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U.S. Sen. Ted Cruz of Texas

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WASHINGTON, D.C., January 13, 2021 (LifeSiteNews) — Though lost beneath the broader news coverage of January 6, a speech that day by Sen. Ted Cruz, R-Texas, objecting to the immediate counting of presidential election ballots from contested states, described the “third option” proposed by 11 GOP senators to ensure election integrity.

In the joint session of Congress, Paul Gosar, R-Arizona – one of more than 100 House Republican lawmakers expected to object to the certification – initiated the process contesting the results from his home state. He and Cruz were welcomed with significant applause by dozens of members who joined them.

In his remarks, Sen. Cruz warned how “half the country” was convinced that significant election fraud occurred during last fall’s presidential election. 

“I would note it’s not just Republicans who believe that,” he said. “Thirty-one percent of Independents agree with that statement (and) 17 percent of Democrats believe the election was rigged. Even if you do not share that conviction, it is the responsibility, I believe, of this office to acknowledge that is a profound threat to this country, and to the legitimacy of any administrations that will come in the future.”

Challenging his fellow Republicans who were planning on voting against these objections, Cruz urged them to reconsider: “What does it say to nearly a half of the country who believe this election was rigged if we vote not even to consider the claims of illegality and fraud in this election?”

He acknowledged there were two obvious choices before the legislators, “both of which are lousy.”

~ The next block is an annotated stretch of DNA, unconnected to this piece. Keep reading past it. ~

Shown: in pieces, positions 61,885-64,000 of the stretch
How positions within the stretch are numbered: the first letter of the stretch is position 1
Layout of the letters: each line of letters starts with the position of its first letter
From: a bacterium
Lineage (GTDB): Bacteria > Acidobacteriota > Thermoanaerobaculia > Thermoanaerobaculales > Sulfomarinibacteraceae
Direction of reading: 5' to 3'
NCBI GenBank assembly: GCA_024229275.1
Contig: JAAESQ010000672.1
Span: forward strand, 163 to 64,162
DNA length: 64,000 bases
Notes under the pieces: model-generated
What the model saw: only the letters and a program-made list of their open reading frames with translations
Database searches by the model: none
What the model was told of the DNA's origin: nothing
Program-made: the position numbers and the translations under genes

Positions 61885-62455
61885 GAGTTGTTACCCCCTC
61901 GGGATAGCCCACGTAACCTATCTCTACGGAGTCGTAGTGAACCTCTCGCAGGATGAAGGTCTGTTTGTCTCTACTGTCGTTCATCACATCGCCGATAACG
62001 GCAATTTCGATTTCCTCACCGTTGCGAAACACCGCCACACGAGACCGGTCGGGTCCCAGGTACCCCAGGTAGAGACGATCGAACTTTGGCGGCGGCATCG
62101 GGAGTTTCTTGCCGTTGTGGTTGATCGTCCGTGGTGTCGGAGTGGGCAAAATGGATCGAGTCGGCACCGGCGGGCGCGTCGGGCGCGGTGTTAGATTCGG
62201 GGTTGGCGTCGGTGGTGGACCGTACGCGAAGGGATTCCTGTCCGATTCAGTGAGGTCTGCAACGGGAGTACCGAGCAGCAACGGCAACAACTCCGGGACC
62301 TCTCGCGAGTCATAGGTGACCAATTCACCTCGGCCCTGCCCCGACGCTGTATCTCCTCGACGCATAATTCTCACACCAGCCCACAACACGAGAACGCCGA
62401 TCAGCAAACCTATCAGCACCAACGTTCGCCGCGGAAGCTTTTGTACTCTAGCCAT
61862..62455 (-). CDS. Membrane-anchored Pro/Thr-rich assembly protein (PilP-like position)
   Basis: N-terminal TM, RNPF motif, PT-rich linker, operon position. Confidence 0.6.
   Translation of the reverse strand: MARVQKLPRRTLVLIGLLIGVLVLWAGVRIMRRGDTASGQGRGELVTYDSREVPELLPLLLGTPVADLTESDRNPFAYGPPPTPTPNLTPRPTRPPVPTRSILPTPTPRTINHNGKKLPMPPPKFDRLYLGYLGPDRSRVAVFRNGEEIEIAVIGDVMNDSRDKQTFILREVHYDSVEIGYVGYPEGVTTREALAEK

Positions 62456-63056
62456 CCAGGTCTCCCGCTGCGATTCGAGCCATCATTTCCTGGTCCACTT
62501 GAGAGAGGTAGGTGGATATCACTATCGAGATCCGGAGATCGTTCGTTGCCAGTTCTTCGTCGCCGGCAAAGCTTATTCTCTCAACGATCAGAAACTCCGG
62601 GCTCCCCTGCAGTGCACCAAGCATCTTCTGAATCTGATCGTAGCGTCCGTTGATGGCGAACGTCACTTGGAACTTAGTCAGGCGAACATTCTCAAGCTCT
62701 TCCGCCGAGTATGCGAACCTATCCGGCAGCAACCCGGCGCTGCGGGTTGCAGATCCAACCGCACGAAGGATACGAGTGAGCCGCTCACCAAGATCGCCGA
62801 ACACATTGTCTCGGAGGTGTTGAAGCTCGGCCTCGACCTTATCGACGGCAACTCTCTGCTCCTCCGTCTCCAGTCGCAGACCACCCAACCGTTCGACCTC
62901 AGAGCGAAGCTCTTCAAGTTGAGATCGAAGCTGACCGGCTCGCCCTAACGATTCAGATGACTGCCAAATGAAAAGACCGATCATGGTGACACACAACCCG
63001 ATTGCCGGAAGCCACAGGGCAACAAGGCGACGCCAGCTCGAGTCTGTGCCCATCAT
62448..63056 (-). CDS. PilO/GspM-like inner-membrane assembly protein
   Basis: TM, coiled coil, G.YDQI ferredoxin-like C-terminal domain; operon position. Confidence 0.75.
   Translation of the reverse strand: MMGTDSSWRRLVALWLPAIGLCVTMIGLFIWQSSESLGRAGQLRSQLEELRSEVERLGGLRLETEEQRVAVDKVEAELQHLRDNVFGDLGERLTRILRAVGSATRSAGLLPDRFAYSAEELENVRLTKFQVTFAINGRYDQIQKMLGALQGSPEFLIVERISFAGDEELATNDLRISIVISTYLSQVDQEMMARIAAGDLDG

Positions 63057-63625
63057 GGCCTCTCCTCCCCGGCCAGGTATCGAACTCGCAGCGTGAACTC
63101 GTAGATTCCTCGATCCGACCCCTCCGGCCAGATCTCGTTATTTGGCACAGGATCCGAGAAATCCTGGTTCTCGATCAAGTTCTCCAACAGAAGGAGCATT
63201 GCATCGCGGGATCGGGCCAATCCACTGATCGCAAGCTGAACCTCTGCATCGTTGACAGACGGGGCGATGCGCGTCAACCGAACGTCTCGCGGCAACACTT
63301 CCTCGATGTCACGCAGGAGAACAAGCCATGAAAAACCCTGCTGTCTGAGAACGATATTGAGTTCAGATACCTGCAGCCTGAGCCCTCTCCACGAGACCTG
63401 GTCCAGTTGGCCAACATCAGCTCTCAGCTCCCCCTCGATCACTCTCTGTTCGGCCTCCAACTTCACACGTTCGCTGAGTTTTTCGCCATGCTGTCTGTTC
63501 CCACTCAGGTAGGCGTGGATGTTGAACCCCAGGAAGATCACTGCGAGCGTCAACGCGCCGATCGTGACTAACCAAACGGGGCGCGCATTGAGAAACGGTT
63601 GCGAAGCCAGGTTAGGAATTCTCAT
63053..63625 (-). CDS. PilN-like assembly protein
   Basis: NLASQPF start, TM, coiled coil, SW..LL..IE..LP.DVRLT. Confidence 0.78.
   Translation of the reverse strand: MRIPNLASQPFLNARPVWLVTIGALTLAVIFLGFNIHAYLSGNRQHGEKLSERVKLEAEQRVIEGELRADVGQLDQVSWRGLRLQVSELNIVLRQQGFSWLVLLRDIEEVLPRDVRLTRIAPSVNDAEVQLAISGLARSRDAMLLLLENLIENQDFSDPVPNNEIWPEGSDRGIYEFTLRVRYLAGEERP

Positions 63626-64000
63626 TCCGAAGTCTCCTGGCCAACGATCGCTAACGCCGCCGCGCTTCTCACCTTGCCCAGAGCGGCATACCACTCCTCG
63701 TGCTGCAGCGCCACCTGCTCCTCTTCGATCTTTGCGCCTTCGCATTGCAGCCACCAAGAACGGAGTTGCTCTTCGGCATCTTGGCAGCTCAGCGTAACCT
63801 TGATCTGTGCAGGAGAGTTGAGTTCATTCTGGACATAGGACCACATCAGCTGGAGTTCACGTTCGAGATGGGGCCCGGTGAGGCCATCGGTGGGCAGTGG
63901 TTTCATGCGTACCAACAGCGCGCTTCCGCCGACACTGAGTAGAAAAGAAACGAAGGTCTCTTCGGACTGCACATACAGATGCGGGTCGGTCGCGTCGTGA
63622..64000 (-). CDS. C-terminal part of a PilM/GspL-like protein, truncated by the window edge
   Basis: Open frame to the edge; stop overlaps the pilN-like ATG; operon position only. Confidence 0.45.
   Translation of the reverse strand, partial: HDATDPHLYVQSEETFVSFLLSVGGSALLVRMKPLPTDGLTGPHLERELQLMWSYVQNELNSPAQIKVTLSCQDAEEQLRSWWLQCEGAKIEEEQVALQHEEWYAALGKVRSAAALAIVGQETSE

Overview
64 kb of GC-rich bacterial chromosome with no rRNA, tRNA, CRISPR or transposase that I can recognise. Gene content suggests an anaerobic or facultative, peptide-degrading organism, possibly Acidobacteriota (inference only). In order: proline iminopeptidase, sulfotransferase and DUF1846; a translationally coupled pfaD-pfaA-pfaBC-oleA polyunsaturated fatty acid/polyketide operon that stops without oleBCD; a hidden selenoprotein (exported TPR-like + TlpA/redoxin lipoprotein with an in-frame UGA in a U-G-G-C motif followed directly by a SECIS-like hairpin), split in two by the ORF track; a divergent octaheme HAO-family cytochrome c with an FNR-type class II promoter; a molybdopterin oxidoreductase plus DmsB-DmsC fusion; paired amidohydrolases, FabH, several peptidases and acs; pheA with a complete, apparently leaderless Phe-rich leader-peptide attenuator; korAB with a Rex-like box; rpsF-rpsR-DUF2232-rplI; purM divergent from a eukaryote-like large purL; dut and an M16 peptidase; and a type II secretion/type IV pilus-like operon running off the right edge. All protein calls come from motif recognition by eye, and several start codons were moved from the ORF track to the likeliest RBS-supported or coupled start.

“One choice is vote against the objection, and tens of millions of Americans will see a vote against the objection as a statement that voter fraud doesn’t matter, it isn’t real, and shouldn’t be taken seriously.”

“On the other hand, most if not all of us believe we should not set aside the results of an election just because our candidate may not have prevailed. And so,” he said, “I endeavored to look for door number three, the third option, and for that I looked to history, to the precedent of the 1876 election, the Hayes vs. Tilden election, where this Congress appointed an electoral commission to examine claims of voter fraud: five House members, five senators, five Supreme Court justices (to) examine the evidence and render a judgment.”

“And what I would urge of this body is that we do the same, that we appoint an electoral commission to conduct a 10-day emergency audit, consider the evidence and resolve the claims.”

“For those on the democratic aisle who say ‘there is no evidence, they’ve been rejected,’ then you should rest in comfort,” Cruz said. “If that’s the case, an electoral commission would reject those claims.

“But for those who respect the voters, simply telling the voters, ‘Go jump in the lake. The fact that you have deep concerns is of no moment to us,’ that jeopardizes, I believe, the legitimacy of this and subsequent elections.”

Cruz affirmed, “The Electoral Count Act explicitly allows objections such as this one for votes that were not regularly given,” and urged his colleagues “to have a credible, objective, impartial body hear the evidence and make a conclusive determination.”

This, he said, “would benefit both sides,” and “improve (the) legitimacy of this election.”